“Swimsuits that can alternate between fashion and sport is key,” says Zoggs head of design Margot Lundgren. “High fronts and interesting back details are very important,” she adds.

“We are perfectly positioned to suit this trend and we have seen some very positive movement in the last year, and we’re expecting even more growth in the year ahead.”

The industry reacts

The popularity and demand for sportswear has meant that lingerie and swimwear brands have upped their game for the seasons ahead, introducing new shapes, styles and colours to their collections.

“Carbon, our new AW16 palette in grey and aqua blue is practical, but has a pretty twist. This will also launch in a number of new styles, such as a soft crop top and loose and fitted-style shorts and leggings,” says Neale.

Freya Active is looking to add more clothing pieces to its collections next year.

“For SS17, we’ve launched our underwired performance sports top in our brand new energetic colourway, Cherry Glow, as well as our scientifically- tested crop top sports bra, which we think will get a great reaction,” explains Neale.

Panache will also continue to introduce more colour and fashion-forward prints into its sports range.

As an ode to the Rio Olympic Games, Panache has launched its Wired Sports Bra in a rich teal shade and Odyssey print, inspired by the bold colours of Brazil and the vibrant nature of Rio’s hillside Favelas.

This style, along with core colours of Black and Latte, will also be available in patriotic red, white and blue marl.

But it’s not all about colour and print; fit, function and performance also drive purchase decisions when it comes to sportswear.

“The consumer wants to stay cool, supported, comfortable and look great at the same time – that can be said for her full athleisure wardrobe,” says Taylor.

Lundgren agrees, adding: “No customer will buy Zoggs without fit, support and comfort – they are essentially important to our brand values.”

New innovations

Triumph has responded to the athleisure trend in a huge way, investing more money into its sports segment, TriAction, which will take the spotlight in its AW16 and SS17 campaigns.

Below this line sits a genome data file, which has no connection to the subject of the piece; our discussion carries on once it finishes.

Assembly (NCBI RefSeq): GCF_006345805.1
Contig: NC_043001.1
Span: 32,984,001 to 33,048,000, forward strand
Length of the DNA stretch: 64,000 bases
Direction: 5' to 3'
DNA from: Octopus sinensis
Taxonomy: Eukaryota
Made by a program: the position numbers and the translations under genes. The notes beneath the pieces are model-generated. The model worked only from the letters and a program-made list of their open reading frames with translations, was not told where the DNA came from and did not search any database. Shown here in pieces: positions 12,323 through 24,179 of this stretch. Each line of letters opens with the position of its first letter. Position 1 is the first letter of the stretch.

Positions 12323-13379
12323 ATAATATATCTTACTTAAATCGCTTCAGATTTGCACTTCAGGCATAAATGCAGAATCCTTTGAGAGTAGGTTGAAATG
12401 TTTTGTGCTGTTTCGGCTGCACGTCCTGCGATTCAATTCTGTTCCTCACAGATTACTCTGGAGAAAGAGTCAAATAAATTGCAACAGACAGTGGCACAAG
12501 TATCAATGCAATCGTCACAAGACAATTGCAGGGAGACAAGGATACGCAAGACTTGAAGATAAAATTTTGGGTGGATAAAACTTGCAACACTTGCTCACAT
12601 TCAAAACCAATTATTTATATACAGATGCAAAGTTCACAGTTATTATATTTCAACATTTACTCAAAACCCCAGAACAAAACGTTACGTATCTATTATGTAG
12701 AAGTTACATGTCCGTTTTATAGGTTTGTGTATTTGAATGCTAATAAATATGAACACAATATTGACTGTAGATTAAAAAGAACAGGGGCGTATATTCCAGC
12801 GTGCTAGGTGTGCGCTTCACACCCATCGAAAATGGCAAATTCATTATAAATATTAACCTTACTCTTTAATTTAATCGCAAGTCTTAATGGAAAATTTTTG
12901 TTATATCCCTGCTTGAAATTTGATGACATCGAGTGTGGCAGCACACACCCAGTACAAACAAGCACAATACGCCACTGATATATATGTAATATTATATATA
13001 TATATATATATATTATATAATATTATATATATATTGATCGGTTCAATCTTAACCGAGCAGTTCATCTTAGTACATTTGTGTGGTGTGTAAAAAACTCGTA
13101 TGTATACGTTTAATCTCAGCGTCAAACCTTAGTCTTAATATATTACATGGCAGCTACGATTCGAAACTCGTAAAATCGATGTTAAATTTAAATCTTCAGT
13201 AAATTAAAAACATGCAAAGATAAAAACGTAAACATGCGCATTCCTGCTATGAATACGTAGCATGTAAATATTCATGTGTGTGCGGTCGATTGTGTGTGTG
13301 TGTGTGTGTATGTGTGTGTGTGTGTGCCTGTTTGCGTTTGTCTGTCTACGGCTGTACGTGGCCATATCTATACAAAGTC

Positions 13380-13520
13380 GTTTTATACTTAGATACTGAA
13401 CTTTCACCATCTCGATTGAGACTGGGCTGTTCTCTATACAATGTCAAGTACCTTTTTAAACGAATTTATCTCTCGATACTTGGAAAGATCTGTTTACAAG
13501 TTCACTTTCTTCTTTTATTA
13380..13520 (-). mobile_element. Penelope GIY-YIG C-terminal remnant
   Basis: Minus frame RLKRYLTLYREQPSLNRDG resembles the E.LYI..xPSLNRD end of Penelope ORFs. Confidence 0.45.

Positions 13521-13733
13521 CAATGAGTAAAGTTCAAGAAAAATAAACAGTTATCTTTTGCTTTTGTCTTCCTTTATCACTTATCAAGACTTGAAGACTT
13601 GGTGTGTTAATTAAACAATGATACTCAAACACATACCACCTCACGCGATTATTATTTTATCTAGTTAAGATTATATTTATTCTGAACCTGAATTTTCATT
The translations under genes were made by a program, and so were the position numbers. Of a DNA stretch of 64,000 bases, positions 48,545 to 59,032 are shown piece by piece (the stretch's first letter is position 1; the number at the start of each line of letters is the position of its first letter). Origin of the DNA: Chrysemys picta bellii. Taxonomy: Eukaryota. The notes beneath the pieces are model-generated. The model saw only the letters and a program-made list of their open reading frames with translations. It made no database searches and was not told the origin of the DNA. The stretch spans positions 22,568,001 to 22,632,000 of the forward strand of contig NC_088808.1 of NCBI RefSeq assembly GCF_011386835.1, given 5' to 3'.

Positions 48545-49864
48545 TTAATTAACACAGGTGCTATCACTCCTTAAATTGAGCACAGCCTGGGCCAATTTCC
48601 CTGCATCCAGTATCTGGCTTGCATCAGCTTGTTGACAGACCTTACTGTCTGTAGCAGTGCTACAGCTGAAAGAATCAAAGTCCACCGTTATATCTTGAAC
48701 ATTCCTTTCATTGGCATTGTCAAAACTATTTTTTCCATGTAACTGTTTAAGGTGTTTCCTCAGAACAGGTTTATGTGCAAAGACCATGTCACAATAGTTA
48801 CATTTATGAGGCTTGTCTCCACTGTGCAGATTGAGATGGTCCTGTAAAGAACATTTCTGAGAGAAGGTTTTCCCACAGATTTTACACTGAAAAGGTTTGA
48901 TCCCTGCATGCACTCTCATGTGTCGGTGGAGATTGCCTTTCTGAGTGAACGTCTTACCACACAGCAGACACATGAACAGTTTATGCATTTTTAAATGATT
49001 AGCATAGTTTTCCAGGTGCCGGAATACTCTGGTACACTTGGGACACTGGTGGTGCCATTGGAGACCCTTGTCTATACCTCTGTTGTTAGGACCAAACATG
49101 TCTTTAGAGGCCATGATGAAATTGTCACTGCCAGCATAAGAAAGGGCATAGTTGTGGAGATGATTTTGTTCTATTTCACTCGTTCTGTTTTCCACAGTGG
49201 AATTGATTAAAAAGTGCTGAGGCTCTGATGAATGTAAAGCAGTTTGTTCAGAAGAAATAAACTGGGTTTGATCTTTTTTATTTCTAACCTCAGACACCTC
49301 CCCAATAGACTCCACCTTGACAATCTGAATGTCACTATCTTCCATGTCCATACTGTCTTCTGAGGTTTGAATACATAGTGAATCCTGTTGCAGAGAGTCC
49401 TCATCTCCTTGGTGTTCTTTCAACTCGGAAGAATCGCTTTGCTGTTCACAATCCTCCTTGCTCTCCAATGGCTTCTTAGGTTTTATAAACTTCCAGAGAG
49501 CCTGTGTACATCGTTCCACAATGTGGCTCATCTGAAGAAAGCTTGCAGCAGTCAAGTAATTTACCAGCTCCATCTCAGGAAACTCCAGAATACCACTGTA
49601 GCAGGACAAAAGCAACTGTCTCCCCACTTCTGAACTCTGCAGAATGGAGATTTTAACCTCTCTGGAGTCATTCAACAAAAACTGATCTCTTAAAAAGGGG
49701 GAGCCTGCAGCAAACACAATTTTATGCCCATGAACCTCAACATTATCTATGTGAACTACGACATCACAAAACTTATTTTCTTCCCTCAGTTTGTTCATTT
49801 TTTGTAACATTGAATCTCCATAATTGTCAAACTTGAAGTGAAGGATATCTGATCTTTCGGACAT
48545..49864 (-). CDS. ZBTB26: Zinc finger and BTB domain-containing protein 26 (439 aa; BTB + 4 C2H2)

“Research has told us that women want sportswear products that boost confidence and improve performance. As a result, we’ve increased the size of our TriAction sportswear offering, together with developing our unique Dynamic Lite concept with 3D Powertech fabric – a new lamination technique that ensures the bra is exceptionally strong yet flexible to contour the bust,” Harrington explains.

“There are three fits across the Dynamic Lite range, each designed to suit a different range of activities. We’ve even created a Brazil-themed capsule collection inspired by the women taking part in the 2016 Rio Olympic Games.”

German heritage brand Falke has also invested in new fabric technologies to stay ahead of the competition.

“We are highly experienced in knitting techniques, helping Falke to maintain a competitive advantage, combined with our aspiration for innovation,” says Michael Klein, head of Falke’s Ergonomic Sport System, a segment of innovative sportswear for men and women.

“For example, our new Impulse technique demonstrates completely new ways to use the physiology of the body and how to apply stimulation using textiles,” he adds.

Impulse is designed to stimulate sensors in the body to help improve posture and support. Falke has also developed seamless technology in its sports bras to offer optimum comfort.

Meanwhile, Melissa Odabash has created a fashionable swimwear range specifically designed for water sports.

“When I designed my first Sports Luxe collection I was determined that I wouldn’t compromise on anything – it’s not right to create pieces simply for fashion if they don’t work for the wearer,” she explains.

“The fabric is actually thicker than in my regular line to offer more support, and the swimwear also has shape retention, is ultra-chlorine resistant and even provides protection from UV rays, as you’re more likely to be out in the sun for longer if you are doing sport all day.”

Niche labels

Now that sportswear has become an everyday outfit choice, consumers are looking for more fashionable gym gear than standard sports brands can offer, leading to a rise in niche labels.

Swedish brand Under the Same Sun launched its first yoga, surf and beachwear collections in 2013.

“We started Under the Same Sun as consumers could not find what we were looking for out on the market,” said co-founder Anna Engellau.

“We wanted to offer yoga wear that worked just as much for exercise as for everyday attire. Little did we know that there were more people like us out there who have helped to create this big boom of athleisure.”

The company makes high-end printed garments using sustainable fabrics.

“We feel that finding fabrics that are eco-conscious with great quality and have a high performance value, combined with the design aesthetics of our prints, help us stay ahead of our competitors,” explains Engellau.

“Taking the step into sustainable fashion after you have made a choice to have a healthy, active life is not a large leap and the market is becoming aware of this.”

Another fashion label, MINKPINK, which was founded in Australia in 2005, branched out into activewear last year.